Basic Conducting Technique
- What it Means to Be a Choir Director
- Why Technique Matters
- Proper Arm and Hand Position
- Proper Stand Position
- Basic Patterns
- Preparatory Beats
- Phrasing and Articulation
The basic conducting patterns are categorized by either duple or triple meter, with several possible time signatures for each.
Charts and diagrams of the patterns abound, but many are less than ideal for the fact that they do not illustrate the paths of the rebounds out of each ictus (the precise point at which the beat occurs). Having a clear understanding of the path of the rebound is critical, as what occurs between the beats communicates just as much or even more than the actual beats themselves. For example, a flat, horizontal, smooth gesture demonstrates a very different character than one that is buoyant and angular. This is how the choir is able to read and subsequently deliver the desired character of the piece.
Because it is the strongest beat of the measure, beat one is always shown by a descending vertical line. It should be centered in front of your body, rather than off to the side, dropping as though following the button line of your shirt. This gesture demonstrates the greatest feeling of "weight," showing that beat one is stronger than all subsequent beats. Beats shown via more diagonal or horizontal movement, such as beat two in a 3/4 or 4/4 pattern, are by comparison decidedly weaker in feeling and "weight."
Beats of secondary importance in terms of "weight" are usually shown by moving across the body; for example, beat three in a 4/4 pattern: 1 2 3 4. You can sense that beat one is the strongest, while three also instinctively receives greater stress than two or four, though not as much as beat one. Moving across the front of the body, from one side to the other, is also a strong gesture, second only to the vertical drop.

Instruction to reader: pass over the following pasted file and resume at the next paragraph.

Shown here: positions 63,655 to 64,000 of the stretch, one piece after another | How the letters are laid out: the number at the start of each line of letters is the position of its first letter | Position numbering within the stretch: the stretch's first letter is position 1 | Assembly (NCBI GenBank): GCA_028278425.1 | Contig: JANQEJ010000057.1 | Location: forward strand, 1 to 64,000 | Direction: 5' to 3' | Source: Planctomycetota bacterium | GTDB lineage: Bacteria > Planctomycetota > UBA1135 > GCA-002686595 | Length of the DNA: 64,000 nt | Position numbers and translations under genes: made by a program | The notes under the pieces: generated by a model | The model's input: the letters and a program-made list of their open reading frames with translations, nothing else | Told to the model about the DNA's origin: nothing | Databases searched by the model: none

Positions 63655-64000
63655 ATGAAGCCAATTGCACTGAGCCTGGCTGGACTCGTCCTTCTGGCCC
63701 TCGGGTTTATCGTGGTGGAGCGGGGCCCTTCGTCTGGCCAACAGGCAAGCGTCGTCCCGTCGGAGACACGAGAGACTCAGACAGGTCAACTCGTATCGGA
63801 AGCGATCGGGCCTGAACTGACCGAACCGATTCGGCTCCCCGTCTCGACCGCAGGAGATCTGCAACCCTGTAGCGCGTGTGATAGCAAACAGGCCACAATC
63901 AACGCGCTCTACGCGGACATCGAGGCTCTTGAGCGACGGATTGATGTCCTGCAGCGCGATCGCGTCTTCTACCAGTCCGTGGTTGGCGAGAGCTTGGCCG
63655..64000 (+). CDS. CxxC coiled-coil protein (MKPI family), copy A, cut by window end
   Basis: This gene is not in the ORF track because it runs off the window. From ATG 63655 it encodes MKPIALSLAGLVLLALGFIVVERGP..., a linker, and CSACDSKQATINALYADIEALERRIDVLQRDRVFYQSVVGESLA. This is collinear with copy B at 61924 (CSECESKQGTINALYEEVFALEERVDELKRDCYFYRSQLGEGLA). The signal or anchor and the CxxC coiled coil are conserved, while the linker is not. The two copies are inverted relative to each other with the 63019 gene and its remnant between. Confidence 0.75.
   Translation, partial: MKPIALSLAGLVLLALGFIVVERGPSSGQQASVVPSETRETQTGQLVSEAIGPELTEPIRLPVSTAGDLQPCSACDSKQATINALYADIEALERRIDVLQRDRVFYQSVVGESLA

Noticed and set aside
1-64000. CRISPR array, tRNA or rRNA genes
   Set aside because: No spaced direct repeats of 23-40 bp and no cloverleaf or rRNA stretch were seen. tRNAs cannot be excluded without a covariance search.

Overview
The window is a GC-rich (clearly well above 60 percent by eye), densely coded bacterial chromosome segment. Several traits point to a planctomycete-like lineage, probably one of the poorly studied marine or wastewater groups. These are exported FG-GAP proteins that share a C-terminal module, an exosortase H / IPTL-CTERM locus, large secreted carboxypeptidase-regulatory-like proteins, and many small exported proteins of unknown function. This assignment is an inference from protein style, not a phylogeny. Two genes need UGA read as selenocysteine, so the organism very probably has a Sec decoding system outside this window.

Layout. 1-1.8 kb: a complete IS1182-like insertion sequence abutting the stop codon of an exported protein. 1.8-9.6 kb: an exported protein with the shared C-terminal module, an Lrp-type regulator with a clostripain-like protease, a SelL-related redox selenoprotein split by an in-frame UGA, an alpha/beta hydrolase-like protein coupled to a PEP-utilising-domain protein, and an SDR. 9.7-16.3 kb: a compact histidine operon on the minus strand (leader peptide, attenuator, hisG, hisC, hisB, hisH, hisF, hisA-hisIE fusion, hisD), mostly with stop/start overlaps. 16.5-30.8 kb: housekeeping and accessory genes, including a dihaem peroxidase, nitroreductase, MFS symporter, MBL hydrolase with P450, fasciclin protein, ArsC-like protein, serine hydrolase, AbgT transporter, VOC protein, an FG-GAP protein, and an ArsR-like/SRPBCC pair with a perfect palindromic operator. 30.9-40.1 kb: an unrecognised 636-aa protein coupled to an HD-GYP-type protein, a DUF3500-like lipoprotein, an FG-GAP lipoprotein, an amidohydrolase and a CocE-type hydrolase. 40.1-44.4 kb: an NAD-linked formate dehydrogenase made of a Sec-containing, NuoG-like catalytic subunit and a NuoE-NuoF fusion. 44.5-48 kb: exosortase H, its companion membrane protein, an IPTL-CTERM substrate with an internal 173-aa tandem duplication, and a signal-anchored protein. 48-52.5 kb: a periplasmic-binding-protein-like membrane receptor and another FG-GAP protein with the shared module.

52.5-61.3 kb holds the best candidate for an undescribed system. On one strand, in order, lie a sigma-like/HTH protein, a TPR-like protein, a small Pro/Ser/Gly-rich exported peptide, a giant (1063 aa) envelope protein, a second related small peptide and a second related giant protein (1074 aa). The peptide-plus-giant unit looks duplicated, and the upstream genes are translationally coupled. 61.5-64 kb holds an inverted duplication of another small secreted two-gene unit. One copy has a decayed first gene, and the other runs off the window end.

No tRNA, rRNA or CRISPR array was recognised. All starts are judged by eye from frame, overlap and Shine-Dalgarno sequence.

As you become a more advanced conductor, sometimes you will leave the pattern to better demonstrate what is happening musically and textually. You are ultimately serving the music, and not the pattern, after all. For example, under certain circumstances you may want to give a vertically descending gesture even if it does not occur on beat one, in order to strongly emphasize a particular note or word. Conversely, there may be times when you do not want to emphasize a primary or secondary beat, because it accentuates a less important word, for example. In this case you could de-emphasize or even altogether change the gesture for that part of the pattern.
While gestures may be given in many different characters – energetic, gentle, worshipful, joyous, etc. – those pictured in the diagram above represent a basic, non espressivo character. The points at which the path of the pattern changes direction are deliberately rounded rather than sharply angled so as not to disrupt the flow or consistency of speed as you move through the gesture. (Note that if you conduct with sharp angles, a slight hesitation or slowing of speed occurs as you change direction.) Consistency of speed is critical to developing a clean, clear, and predictable gesture. Its clarity and predictability, of course, are what enable an ensemble to successfully follow your lead, so in the beginning stages of your study, practice a non-espressivo pattern at several different tempi (60, 90, and 120 are good tempi to experiment with), maintaining absolute consistency of speed, even as you round corners to change direction. You might also attempt to do this with a quarter on the back of your hand as a means of gauging how smooth and steady your pattern is.